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Natalia Nowakowska

Associate Professor of Early Modern History, University of Oxford, University of Oxford

Natalia Nowakowska is a historian of late medieval and early modern Europe, with a focus on the history of Poland in its European context.

She is a University Lecturer in History, and a Tutor & Fellow in History at Somerville College.

Brought up in the Polish post-WW2 diaspora community in London, Natalia read History at Lincoln College, Oxford (1995-8). After a spell working in social policy research, she returned to Oxford to complete a doctorate on a Polish Renaissance cardinal, and subsequently held postdoctoral research positions at King’s College London and at University College, Oxford. She joined the Oxford History Faculty in 2007.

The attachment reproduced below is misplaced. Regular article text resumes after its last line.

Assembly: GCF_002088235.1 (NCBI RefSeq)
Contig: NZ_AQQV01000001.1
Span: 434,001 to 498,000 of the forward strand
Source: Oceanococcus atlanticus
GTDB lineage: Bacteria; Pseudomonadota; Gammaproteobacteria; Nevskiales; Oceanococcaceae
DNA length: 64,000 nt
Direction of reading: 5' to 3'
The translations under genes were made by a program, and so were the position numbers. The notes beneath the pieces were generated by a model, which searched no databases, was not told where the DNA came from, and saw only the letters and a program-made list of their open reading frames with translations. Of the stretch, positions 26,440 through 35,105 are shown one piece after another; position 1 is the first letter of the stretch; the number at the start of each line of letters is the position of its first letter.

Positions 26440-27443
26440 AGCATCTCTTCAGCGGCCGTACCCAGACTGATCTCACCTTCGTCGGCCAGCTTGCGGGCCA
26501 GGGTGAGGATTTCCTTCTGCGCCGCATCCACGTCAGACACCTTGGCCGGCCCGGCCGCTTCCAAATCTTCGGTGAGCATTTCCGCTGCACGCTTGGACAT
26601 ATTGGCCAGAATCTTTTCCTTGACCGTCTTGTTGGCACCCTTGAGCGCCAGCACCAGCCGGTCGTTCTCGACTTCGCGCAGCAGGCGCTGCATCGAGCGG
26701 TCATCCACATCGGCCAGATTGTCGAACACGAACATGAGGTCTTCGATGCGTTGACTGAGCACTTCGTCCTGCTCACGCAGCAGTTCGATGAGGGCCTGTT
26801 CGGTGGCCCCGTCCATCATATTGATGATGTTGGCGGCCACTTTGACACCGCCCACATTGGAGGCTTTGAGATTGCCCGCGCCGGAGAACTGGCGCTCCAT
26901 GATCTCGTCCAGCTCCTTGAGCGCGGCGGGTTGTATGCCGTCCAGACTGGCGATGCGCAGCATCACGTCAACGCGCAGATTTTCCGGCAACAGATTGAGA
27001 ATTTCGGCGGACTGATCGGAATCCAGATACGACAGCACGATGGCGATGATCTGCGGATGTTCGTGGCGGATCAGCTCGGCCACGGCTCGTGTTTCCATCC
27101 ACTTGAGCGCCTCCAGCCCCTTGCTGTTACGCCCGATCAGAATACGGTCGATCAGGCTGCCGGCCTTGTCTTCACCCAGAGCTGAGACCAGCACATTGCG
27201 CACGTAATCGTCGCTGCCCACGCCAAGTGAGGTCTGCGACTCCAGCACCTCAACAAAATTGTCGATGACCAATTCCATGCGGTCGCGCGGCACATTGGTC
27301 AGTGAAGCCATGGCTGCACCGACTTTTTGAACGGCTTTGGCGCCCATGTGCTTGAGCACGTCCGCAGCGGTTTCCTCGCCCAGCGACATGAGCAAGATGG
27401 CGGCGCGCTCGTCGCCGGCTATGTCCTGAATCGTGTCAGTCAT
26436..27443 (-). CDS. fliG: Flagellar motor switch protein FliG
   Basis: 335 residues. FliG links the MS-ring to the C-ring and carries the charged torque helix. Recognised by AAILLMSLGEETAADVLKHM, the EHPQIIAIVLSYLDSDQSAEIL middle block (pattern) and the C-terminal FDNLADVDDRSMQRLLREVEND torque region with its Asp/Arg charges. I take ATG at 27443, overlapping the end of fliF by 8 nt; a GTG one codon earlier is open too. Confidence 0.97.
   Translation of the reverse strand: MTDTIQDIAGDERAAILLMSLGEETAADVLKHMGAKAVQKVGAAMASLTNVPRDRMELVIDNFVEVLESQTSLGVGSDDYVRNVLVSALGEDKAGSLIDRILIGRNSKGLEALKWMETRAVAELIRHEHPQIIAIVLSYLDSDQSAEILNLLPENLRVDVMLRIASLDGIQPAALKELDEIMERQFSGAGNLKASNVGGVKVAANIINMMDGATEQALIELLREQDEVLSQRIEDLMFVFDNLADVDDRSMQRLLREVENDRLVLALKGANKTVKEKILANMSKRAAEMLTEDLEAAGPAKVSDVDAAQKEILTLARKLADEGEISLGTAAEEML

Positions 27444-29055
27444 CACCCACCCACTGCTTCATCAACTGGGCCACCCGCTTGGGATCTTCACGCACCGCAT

Natalia has published on religious change in Renaissance Europe, and on the role which the Polish monarchy and its Jagiellonian dynasty played in those processes. Her first book Church, State and Dynasty in Renaissance Poland (co-winner of the Kulczycki Prize in the USA, 2008) explored the career of the allegedly syphilitic Polish cardinal-prince Fryderyk Jagiellon (d.1503). Her current book, Elusive Church: Luther, Poland and the Early Reformation, is the first major research project in over a century on the early Reformation in this sizeable sixteenth-century monarchy, and asks how the Polish story can inform our understanding of the European Reformations as a whole. Natalia has been awarded a British Academy Mid Career Fellowship for 2012-13 for this project.

Natalia teaches a range of late medieval and early modern papers at Oxford, encompassing European, British and South American history. She gives a lecture course on Jagiellonian Central Europe in the Renaissance period.

Natalia has a regular blog, Somerville Historian, about teaching and writing History at Oxford. While on British Academy leave in 2012-13, she has a new blog about the ups and downs of writing a historical monograph, History Monograph.


  • –present
    Tutor in Early Modern History, University of Oxford